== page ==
We’ll cover all the enzymes involved in more detail in another article, but one enzyme we wanted to mention here is helicase, as the enzyme loads into these origins and unwinds the DNA to separate the strands!


The additional term on the figure is the replication fork, which is used to  describe the structure that’s formed from DNA unwinding. It’s easier to think of it as a shape, as it kinda looks like a 2 pronged fork!

I. Leading v.s. Lagging Strands

This is a topic that’s a little more complex but nevertheless a high yield one. As such, we’ll try to break down the topic as simple as possible! Additionally, this concept also helps you understand how certain DNA replication enzymes function!

Recall that DNA is arranged via an antiparallel orientation, where one end will be 3’ and the other will be 5’. 

It’s important to understand  that daughter strands are ONLY synthesized in the 5’ to 3’ direction. As such, the starting nucleotide on the template strand must be 3’ due to the antiparallel orientation.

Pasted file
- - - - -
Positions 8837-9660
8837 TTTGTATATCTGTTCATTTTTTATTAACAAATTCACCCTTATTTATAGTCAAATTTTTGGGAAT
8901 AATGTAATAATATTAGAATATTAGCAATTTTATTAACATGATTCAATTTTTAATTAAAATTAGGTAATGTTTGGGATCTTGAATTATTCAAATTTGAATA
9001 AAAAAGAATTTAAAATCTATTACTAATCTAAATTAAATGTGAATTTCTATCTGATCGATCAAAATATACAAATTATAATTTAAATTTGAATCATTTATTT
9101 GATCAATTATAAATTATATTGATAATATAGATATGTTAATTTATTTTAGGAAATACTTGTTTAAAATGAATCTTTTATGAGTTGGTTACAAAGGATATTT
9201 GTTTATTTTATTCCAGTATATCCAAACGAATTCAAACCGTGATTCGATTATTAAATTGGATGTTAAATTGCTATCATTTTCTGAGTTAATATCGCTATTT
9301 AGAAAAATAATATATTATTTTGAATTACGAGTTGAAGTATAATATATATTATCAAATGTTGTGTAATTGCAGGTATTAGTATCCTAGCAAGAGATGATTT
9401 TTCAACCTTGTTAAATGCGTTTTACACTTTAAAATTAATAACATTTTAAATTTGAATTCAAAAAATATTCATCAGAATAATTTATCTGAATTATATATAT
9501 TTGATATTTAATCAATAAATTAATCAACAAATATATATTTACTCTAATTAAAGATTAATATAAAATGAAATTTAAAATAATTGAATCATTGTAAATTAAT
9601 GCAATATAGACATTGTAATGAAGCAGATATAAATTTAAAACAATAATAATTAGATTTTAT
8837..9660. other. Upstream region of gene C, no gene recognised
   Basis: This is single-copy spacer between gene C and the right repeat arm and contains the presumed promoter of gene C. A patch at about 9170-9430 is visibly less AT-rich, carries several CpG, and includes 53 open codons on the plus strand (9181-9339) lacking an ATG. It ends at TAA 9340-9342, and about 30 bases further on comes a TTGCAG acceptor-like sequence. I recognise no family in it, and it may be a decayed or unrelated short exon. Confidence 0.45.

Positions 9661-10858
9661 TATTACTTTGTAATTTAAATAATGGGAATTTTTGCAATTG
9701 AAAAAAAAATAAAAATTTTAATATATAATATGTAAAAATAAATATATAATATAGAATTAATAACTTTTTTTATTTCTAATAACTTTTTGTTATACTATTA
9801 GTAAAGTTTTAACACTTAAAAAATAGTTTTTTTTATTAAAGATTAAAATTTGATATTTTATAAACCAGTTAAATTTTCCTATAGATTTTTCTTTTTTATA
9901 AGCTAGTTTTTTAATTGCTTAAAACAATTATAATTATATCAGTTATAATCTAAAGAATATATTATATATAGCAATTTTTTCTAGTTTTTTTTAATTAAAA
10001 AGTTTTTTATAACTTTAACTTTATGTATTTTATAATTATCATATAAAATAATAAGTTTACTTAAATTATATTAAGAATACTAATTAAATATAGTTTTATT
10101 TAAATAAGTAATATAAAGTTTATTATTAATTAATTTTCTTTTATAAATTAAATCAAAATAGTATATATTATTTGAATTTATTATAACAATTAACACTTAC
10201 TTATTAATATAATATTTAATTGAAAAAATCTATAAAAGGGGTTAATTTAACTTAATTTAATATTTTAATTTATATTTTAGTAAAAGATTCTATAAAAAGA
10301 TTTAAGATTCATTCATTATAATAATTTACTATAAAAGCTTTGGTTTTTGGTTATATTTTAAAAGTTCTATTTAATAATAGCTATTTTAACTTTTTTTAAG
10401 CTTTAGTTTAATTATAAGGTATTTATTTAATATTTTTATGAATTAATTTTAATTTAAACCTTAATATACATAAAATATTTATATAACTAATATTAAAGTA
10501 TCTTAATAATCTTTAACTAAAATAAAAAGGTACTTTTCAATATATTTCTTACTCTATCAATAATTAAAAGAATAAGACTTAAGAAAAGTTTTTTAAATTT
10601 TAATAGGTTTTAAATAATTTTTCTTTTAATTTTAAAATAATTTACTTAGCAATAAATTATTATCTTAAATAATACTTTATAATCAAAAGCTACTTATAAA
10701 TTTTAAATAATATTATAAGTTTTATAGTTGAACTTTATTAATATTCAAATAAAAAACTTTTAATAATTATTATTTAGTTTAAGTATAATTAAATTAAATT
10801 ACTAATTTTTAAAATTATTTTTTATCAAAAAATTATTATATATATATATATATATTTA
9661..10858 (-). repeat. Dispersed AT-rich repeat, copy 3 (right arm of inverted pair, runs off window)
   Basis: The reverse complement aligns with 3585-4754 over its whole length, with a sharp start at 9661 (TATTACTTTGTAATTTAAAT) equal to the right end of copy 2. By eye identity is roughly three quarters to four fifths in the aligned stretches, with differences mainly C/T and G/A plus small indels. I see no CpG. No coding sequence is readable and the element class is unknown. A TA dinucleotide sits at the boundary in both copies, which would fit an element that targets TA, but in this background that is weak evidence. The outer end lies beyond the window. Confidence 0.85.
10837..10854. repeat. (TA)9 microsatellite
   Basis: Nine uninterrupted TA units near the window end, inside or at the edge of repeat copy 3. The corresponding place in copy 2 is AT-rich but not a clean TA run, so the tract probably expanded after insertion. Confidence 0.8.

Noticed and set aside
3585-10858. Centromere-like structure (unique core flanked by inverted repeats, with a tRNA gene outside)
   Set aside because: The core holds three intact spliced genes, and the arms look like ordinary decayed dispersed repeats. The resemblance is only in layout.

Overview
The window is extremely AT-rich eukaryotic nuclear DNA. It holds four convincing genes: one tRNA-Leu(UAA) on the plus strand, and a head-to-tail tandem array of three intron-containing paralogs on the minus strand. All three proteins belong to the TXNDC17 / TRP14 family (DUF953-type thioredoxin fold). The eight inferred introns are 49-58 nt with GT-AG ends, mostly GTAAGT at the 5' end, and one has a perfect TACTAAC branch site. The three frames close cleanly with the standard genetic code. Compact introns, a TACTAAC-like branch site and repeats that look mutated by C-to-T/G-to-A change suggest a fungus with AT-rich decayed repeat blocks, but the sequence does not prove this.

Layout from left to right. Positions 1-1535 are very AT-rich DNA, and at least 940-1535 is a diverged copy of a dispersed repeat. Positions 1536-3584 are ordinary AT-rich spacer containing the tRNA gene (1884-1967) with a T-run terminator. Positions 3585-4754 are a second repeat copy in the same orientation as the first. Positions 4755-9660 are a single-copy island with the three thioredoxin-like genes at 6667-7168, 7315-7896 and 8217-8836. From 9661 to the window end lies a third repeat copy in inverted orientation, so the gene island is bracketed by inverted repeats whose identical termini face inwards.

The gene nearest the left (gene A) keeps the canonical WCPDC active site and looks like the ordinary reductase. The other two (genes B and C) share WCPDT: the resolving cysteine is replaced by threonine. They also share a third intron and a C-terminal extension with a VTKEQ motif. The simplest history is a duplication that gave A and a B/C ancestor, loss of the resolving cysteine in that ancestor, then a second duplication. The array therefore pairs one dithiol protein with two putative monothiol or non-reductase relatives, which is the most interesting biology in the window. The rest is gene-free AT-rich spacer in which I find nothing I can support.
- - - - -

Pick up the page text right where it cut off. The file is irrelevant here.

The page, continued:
This becomes a problem as one of the template strands has a 5’ end. In this case, the daughter has to be made in little “chunks” or “fragments”, specifically called Okazaki fragments.

Furthermore, the daughter strands have specific names depending on whether it’s synthesized continuously or requires the use of fragments as shown above: 

The leading strand is also termed the continuous strand, as it can be synthesized straight through without the need of any fragments, as its template strand has a starting 3’ end. 

The lagging strand is also termed the discontinuous strand, as it CANNOT be synthesized straight, in which it does require fragments in order to synthesize. 

Another way to think about their differences is that leading strand synthesis occurs “without interruptions” while lagging strand synthesis occurs “with interruptions”!

C. Telomeres: Replicating the Ends of DNA Molecules